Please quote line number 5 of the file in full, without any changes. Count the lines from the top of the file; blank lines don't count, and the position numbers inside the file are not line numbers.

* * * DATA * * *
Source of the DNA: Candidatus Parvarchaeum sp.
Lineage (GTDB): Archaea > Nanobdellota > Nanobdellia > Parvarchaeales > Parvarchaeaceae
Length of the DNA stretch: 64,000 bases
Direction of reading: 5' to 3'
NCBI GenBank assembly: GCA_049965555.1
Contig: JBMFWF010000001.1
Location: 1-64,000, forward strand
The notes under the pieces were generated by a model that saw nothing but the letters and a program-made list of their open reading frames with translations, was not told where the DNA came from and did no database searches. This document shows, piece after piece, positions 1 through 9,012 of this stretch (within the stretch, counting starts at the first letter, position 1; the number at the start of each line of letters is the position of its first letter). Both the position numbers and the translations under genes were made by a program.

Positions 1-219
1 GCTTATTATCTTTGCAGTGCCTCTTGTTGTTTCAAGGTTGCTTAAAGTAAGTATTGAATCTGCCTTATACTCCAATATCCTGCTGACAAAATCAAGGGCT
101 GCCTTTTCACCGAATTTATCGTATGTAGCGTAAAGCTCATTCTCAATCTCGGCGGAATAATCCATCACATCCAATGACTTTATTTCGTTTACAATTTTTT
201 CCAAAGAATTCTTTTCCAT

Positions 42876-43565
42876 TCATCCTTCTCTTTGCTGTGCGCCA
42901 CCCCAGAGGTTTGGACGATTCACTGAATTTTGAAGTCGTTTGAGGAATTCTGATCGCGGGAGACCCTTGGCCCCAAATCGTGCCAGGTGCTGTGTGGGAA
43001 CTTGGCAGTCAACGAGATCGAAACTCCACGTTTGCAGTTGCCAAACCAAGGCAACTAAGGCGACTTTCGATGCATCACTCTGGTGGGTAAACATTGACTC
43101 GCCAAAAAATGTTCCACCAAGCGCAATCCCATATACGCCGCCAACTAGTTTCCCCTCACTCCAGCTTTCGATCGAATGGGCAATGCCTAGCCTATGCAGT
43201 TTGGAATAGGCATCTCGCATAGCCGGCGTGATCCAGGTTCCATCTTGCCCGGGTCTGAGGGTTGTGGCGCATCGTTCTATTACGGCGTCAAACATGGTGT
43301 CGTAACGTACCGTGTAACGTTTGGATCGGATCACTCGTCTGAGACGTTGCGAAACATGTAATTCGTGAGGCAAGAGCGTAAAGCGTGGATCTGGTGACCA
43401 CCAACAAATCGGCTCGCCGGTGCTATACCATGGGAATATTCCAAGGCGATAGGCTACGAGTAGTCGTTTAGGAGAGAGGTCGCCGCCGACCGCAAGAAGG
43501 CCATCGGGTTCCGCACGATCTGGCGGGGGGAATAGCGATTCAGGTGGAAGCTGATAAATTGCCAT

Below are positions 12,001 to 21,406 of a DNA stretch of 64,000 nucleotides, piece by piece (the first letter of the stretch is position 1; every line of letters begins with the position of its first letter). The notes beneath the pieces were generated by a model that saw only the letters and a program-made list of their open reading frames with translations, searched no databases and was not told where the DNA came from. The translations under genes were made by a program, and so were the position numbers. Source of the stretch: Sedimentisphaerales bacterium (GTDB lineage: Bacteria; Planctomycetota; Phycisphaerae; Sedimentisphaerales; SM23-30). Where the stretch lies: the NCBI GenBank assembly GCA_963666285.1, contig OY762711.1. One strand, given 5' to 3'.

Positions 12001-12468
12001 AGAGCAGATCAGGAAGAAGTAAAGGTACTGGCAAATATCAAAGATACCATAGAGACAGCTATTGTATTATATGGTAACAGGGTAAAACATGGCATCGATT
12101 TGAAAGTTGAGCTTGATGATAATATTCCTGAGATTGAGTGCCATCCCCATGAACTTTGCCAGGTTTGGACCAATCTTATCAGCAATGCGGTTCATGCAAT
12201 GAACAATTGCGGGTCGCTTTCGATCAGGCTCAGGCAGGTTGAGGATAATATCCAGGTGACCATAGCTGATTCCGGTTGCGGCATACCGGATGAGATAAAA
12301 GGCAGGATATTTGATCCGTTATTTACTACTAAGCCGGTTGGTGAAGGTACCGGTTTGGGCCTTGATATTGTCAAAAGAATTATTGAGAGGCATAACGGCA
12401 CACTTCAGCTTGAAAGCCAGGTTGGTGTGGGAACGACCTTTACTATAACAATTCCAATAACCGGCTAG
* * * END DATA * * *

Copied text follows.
NCBI GenBank assembly: GCA_049965555.1